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Why You Don’t Have to Bend Your Dating Boundaries
Lessons Learned from Hercules
By Jehn Kubiak
“No chance, no way, I won’t say it no, no…I won’t say I’m in love.”
These are a few famous words that Meg sings in Hercules.
Meg has a pretty brutal past; she trusted pretty much anyone who said the word “love” in her presence. She swooned for handsome men––and she found one. However, her boyfriend soon died. As a result, she sold her soul to Hades, unable to bear the thought of living without the love of her life.
Meg’s devotion is admirable; but she found herself in a heap of trouble because she didn’t set relational boundaries. Meg discounted her personal life for the sake of her boyfriend. Guess what? He completely betrayed her. Innocence and ignorance is bliss; seeing the best in someone else and discounting our personal potential is not the answer.
Looking at this, we can see that Meg didn’t have self-respect, which is actually an important part of a relationship. Without self-respect, a significant other can walk all over you. They can manipulate your emotions, make you believe lies, put you down, or do other things that result in psychological or emotional devastation.
It’s important to realize that even the best persons have flaws––and while they can learn from their mistakes or correct these negative characteristics, they may also hurt us in the process. Although we love someone, it’s also important that we protect ourselves in the process by setting boundaries.
Those of you who have never really set boundaries may wonder what that looks like. Here are some examples:
- Tell the other person that they may feel one way, but you will not let them voice those feelings in a disrespectful way.
- Let them know what level of touch is appropriate: some people are okay with just hand-holding or a peck on the cheek, but others are okay with a deeper level of touch.
- Don’t let the other person rush you into anything, especially if you have already said “no.”
- Learn to separate who you are from who the other person is, and don’t believe lies they tell you.
- Be aware of gender stereotypes. Men, don’t let women berate you for having emotions. Women, don’t let men take advantage of you physically.
- Allowing both persons in a relationship to have friendships with persons of the opposite gender.
These are only a few ideas, but you can come up with your own as circumstances arise. When in doubt, ask someone who has been married to someone for over five years about the types of boundaries they set.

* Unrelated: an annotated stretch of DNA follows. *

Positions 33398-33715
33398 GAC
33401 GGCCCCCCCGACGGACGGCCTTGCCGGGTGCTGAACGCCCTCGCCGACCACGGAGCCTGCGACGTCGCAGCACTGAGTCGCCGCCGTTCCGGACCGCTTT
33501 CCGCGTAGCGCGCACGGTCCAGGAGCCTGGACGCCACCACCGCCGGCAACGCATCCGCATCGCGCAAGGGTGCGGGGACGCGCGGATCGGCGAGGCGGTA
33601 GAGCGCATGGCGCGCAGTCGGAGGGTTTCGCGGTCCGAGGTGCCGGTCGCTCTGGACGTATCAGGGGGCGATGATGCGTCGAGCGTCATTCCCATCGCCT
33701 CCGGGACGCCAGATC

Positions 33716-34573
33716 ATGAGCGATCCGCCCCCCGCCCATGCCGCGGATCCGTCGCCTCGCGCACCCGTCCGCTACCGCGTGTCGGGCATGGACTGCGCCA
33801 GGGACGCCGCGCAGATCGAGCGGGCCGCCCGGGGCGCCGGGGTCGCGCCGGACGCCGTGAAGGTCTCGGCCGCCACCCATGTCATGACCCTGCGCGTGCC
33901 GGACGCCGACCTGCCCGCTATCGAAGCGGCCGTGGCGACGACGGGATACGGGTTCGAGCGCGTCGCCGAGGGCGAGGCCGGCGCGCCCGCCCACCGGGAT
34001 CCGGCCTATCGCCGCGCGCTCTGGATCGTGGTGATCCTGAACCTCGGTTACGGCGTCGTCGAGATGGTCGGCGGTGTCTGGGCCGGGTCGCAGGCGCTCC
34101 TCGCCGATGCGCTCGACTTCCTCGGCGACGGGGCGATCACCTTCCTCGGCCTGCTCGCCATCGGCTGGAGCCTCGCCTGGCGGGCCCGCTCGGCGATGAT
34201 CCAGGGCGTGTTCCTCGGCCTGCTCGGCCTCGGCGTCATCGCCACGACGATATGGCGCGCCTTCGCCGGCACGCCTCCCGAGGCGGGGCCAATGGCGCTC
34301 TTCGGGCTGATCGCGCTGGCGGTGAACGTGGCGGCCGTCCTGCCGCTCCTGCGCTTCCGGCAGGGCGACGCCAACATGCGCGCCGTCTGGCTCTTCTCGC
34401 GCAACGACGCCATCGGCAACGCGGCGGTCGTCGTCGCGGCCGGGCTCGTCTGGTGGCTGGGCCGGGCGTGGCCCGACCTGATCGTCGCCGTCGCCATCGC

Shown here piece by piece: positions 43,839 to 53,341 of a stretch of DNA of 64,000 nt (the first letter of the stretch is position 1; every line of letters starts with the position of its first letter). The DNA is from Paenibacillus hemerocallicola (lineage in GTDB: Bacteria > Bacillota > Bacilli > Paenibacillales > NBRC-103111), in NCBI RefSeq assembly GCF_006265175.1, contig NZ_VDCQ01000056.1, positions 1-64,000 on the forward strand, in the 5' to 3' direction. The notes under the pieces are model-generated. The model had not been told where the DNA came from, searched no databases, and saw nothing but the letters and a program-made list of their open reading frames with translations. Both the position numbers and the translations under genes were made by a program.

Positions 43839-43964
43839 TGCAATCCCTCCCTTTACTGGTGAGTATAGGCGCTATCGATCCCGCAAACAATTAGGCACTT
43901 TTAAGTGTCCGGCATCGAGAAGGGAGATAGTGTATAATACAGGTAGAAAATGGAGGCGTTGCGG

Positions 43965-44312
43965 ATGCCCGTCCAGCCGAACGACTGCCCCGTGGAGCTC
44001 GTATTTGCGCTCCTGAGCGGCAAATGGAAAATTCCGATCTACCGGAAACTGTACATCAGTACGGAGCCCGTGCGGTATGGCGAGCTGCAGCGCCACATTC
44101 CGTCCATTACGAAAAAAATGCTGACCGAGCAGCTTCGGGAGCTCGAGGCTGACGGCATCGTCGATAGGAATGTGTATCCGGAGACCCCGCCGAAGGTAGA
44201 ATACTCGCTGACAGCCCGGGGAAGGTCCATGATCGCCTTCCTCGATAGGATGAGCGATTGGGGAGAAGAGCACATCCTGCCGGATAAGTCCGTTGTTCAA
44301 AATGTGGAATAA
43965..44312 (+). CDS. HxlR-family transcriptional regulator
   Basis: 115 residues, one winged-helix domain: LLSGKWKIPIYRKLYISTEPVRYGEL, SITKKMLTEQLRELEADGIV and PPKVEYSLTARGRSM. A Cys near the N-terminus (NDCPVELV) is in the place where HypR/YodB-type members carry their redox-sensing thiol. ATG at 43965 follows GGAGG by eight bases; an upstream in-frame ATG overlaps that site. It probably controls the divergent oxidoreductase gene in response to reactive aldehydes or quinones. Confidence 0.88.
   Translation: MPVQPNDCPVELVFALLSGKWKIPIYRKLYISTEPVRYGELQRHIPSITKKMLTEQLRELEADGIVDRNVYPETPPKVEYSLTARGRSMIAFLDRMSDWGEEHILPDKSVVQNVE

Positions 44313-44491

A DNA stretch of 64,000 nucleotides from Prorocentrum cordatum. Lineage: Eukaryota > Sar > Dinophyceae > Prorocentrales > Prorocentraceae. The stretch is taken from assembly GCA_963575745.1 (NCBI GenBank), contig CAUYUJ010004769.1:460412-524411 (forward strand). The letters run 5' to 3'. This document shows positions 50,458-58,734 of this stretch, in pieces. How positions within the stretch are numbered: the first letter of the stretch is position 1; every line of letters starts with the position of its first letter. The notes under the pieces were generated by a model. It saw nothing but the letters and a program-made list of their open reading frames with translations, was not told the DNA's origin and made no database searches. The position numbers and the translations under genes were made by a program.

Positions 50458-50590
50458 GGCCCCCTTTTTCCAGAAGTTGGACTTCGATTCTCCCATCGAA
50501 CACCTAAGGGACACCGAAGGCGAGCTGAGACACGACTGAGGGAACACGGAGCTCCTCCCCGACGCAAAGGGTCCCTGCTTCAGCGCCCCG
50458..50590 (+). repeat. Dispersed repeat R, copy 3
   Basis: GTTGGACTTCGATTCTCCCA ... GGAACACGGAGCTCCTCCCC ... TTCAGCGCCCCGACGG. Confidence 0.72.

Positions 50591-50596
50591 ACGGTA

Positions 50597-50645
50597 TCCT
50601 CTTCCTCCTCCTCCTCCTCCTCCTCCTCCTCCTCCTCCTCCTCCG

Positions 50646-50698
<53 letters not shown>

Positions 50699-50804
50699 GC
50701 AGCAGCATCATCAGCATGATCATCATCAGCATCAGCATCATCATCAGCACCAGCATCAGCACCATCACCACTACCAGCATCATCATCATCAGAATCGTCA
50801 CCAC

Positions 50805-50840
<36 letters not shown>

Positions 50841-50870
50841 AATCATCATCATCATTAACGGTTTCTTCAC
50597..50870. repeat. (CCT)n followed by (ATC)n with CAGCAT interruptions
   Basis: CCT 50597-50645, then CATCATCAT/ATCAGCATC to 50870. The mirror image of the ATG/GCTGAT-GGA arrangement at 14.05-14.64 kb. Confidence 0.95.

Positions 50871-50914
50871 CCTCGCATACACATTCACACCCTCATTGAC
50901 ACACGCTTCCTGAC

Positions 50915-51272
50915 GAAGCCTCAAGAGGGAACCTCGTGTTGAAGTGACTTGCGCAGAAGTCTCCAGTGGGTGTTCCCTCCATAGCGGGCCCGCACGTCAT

I’ve personally never been in a relationship––but I have two married brothers, several married friends, and friends who have endured quite a few breakups. I’ve seen the aftermath of adverse relationships as well as the blessings of beautiful relationships. I’ve seen where my friends have failed to set boundaries and where they have made clear marks.
Setting boundaries may seem limiting or even too assertive at first. However, during a class practicum session, one of my professors helped me realize that I’ve often experienced hurt due to a lack of boundaries. This was in a general friendship context, but I realized that it could carry over to romantic relationships later in life if I’m not careful. Her words? “You have no walls.”
Walls protect things––and often seem unnecessary, but we can’t always expect the best from everyone. People have hard days. They get upset. They have addictions and weaknesses that impact us. While we can love them, we still need to set those boundaries at times to avoid being taken advantage of.
That’s most likely why Meg refused to say she was in love with Hercules: she set a firm boundary because she didn’t want a man to hurt her again. And I applaud her. Meg definitely learned from her mistakes. Although many people in my life have told me that I really should start dating (I’m a semester shy of finishing grad school and will turn 23 soon), I’m not rushing into things yet. I’m setting a clear boundary: one that states I will fall in love with a man who deeply cares for me and respects me. I won’t settle for just anyone.
Use your voice: you have permission to have expectations.